Vacherin d'Abondance Cheese Making Recipe Instructions
A Recipe for Making Vacherin d'Abondance Cheese
Making of the curd and draining does not present much of a challenge other than getting the absolutely best and freshest milk you can find. However, The more difficult part is the aging of this cheese. It requires daily attention and turning to get to the finish line. Too moist and it will show a different surface development that can go very wrong but too dry and the enzymes have a hard time doing what they need to do. Final ripeness depends on an even transformation of the cheese.
Acidify & Heat Milk
Begin by heating the milk to 86-90F (higher temp for higher fat milk). You do this by placing the milk in a pot or sink of very warm water. If you do this in a pot on the stove make sure you heat the milk slowly and stir it well as it heats
Place the spruce strips into warm water to allow them to rehydrate during the next few hours until needed. This will make them very supple and easy to wrap around the cheese.
Once the milk is at temperature the cultures can be added. Both MA4002 and Geo are added at this time.
The MA4002 is the culture that best represents the basic culture mix traditionally found in raw milk (although not quite as complex a community). It consists of both a Mesophilic component similar to MA011 or C101 and a Thermophilic component similar to TA061 or C201. The amount of culture added for this cheese is quite low for a long slow acidification which has always been typical for this cheese.
To prevent the powder from caking and sinking in clumps sprinkle the powder over the surface of the milk and then allow about 2 minutes for the powder to re-hydrate before stirring it in well.
The milk now needs to be kept at this target temperature until it is time to ladle the curds. Hold the milk with culture quiet for the next 90 minutes to allow the culture to begin doing its work. It will be very slow initially but will soon kick into its more rapid rate of converting lactose to lactic acid.
While you are waiting, use the time to sanitize the bowls and cloth for draining.
Coagulate with Rennet
Add about 1ml of single strength liquid rennet. Yes, this is a very small amount of rennet for this amount of milk and will emphasize the mixed lactic/enzymatic character of the final cheese.
The milk now needs to sit quiet for 45-60 minutes while the culture works and the rennet coagulates the curd . The thermal mass of this milk should keep it warm during this period. It is OK if the temp drops a few degrees during this time. You should notice the milk beginning to thicken (flocculation) at about 20-25 minutes. Allow the coagulation to continue until you can test a firm curd for ladling (look for a proper break)
Thansfer the Curds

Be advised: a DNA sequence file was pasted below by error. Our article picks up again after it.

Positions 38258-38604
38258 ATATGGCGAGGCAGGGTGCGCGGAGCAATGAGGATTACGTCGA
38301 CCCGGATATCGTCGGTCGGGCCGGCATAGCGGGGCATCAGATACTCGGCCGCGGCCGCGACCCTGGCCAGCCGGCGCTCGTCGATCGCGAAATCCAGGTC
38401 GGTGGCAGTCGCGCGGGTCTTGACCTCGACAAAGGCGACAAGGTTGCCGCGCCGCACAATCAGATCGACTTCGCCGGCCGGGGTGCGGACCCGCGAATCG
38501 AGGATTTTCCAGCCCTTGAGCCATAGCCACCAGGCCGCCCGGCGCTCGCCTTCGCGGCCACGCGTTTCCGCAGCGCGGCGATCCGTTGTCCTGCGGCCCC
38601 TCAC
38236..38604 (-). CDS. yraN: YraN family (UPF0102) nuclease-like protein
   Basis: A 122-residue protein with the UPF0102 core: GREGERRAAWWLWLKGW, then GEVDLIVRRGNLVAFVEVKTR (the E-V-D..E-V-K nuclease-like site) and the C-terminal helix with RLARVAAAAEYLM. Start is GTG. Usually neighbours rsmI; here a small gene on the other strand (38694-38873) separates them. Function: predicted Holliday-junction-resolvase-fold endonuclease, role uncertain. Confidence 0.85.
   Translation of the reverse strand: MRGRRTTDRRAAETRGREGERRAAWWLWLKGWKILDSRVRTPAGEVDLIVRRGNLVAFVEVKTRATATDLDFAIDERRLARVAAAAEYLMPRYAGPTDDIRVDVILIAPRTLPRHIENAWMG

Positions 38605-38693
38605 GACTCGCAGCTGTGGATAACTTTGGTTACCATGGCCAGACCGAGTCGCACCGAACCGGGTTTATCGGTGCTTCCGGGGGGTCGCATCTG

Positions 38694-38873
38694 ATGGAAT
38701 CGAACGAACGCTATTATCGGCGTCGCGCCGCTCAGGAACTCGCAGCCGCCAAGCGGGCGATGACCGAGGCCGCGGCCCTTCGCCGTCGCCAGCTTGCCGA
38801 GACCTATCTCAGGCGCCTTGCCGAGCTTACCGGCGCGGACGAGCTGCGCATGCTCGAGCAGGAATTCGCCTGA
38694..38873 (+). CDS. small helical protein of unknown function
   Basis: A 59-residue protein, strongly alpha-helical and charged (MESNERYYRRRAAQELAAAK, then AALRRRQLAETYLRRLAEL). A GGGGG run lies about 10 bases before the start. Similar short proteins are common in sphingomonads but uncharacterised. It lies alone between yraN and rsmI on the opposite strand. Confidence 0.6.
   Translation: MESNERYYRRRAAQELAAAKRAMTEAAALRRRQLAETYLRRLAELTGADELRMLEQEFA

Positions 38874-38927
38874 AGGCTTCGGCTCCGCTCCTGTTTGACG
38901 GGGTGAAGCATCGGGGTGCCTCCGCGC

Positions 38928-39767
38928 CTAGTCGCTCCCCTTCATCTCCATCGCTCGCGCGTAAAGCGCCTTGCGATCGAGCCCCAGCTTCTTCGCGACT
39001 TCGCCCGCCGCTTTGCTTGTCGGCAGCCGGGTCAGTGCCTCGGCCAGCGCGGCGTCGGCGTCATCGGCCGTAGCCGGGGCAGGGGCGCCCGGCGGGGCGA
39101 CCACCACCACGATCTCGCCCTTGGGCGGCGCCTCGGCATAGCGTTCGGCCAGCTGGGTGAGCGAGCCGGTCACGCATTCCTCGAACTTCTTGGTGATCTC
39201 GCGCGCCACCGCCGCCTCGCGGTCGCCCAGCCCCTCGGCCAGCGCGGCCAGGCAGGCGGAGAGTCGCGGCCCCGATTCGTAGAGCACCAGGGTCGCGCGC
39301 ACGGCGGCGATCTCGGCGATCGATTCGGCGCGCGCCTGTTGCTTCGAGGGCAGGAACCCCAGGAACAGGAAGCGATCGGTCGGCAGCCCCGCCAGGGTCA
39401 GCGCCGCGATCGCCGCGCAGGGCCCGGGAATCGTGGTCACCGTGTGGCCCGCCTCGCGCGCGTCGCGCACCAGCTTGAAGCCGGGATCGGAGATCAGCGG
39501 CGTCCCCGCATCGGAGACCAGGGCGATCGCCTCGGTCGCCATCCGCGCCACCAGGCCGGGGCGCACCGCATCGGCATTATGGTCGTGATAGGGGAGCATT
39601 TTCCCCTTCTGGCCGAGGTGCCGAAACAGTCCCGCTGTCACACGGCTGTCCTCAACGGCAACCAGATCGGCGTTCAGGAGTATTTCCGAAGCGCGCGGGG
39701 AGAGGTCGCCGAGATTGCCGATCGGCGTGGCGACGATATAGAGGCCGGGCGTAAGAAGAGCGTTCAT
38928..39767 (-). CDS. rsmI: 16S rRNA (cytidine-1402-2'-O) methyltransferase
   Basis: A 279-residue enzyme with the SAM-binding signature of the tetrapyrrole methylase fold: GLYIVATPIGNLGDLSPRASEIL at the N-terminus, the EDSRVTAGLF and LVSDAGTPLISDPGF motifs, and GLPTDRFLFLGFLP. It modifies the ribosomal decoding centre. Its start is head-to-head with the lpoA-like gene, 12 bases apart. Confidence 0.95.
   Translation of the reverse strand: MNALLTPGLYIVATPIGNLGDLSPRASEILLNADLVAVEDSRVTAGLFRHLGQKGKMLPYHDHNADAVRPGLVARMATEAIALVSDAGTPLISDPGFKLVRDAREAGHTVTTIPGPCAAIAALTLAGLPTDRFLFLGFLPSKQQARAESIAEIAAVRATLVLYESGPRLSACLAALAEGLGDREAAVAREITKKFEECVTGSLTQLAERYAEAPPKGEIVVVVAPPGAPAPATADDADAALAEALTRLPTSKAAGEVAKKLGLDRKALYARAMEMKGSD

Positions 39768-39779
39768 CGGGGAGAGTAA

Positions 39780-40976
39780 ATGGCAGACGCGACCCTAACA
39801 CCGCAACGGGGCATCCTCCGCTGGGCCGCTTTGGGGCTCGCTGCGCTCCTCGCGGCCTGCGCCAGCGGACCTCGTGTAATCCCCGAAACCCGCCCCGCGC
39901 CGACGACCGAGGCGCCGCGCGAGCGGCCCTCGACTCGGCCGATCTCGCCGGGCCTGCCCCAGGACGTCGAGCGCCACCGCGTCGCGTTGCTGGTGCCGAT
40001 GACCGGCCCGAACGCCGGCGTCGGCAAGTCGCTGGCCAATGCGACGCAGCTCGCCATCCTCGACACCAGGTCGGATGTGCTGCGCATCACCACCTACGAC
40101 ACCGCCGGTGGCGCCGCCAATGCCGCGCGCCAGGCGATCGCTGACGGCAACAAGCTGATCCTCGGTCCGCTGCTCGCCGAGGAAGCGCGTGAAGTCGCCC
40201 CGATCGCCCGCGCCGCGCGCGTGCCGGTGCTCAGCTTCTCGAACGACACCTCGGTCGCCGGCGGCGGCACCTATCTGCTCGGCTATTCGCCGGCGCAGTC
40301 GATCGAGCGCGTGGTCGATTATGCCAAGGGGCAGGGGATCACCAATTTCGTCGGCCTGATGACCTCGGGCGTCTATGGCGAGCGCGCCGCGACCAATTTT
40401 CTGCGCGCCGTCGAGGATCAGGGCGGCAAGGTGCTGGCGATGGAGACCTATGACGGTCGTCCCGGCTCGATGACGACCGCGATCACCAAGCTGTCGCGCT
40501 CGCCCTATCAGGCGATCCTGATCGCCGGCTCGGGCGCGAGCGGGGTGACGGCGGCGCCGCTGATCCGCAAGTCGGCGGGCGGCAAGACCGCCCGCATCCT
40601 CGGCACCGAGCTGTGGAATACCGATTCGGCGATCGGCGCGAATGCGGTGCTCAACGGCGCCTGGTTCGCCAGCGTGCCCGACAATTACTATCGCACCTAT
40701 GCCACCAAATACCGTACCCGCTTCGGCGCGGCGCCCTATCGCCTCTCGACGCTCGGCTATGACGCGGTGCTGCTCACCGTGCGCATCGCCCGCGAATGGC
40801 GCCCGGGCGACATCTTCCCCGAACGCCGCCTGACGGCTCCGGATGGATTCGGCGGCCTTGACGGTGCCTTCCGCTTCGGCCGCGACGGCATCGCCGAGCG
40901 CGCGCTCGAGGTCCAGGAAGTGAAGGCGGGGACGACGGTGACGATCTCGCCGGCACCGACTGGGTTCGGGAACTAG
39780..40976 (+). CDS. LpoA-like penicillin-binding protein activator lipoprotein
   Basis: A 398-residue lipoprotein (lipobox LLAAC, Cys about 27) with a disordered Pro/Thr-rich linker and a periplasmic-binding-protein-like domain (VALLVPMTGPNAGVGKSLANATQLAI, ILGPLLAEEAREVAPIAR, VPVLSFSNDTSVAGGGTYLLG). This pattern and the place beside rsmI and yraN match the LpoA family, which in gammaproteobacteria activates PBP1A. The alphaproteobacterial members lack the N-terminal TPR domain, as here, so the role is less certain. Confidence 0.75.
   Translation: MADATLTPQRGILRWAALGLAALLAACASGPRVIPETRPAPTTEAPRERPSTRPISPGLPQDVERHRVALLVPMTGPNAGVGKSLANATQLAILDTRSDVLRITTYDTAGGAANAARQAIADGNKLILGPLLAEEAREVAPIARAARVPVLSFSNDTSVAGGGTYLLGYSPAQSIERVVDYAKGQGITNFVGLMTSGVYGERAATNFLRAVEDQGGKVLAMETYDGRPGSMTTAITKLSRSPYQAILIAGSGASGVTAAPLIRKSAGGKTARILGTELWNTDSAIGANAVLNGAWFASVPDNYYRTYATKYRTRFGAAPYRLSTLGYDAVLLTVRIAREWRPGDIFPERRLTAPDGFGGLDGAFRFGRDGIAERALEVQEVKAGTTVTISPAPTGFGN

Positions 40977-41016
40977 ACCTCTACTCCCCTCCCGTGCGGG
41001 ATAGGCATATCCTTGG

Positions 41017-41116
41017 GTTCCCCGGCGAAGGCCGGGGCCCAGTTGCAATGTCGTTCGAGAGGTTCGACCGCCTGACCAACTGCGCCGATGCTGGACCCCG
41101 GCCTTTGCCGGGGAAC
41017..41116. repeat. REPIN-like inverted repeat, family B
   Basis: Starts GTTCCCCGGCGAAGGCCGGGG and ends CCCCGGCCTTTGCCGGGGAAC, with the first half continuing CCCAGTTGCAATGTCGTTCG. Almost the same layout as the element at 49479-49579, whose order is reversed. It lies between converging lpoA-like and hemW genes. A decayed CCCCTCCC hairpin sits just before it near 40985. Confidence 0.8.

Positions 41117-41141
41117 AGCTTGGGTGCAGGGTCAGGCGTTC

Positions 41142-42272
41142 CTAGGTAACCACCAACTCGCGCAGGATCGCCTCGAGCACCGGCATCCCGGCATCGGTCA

Once you can test for a firm curd spread your draining cloths over each bowl and begin to transfer the curds. Slice a thin section from the curd mass and place into each cloth in a round robin fashion until all of the curds have been removed from the pot.
Tie Corners of Cloth
After transfering the curds, the four corners of the cloth should be knotted to tighten the curd. Leave the curd mass in the whey that collects for about 1/2 hour and then untie the cloth and retighten into a more consolidated package. Drain off excess whey each time. The curd should begin cooling down to about 65-75F room temperature.
Wrap with Spruce
After about 2 hours the spruce strips are used to encircle the draining curd and its cloth and restrain its form as it drains (traditionally they would notch the spruce but using an elastic band works best these days).
The total draining time should take about 8 hours and the cloth and spruce strip should be retightened and whey drained about every hour. During all of this time the cultures are still working and the cheese continues to develop its lactic character.
Move to Cheese Cave
Once the curds have drained well the cloth can be carefully removed, the spruce retightened and ready to be carefully moved to the cave (they will be very tender at this point)
The aging space should be about 52F and of good moisture 85-90% (used covered plastic boxes if you have trouble with this).
The cheese is still undergoing its lactic activity and moisture will continue to weep from the cheese while the cheese cools. Placing some drain cloth under the cheese, now and when it's aging, will absorb this moisture and act to buffer the needed moisture for the cheeses (will wick the moisture away from the cheese but keep the surrounding air higher in moisture).
Salting & Aging
The next morning the cheese can be salted at about 2% of salt to cheese weight. Apply this salt over 2 days. Salt one side at a time.
Following this the cheese needs to be attended to daily. Turning it on a daily basis is essential.
The first thing you will notice is that the surface becomes greasy or slimy, caused by natural yeast in the surroundings. This sets the stage for the Geotrichum community which will tend to dry the surface and form the characteristic white film seen in some of the pictures here. The development of this surface community produces the enzymes which will gradually ripen the cheese causing the rather solid curd like structure of the new cheese to develop into a soft custard like paste of the fully ripened cheese. The cambium layer on the outside will contribute a rather aromatic character of smoked meat and piney resin.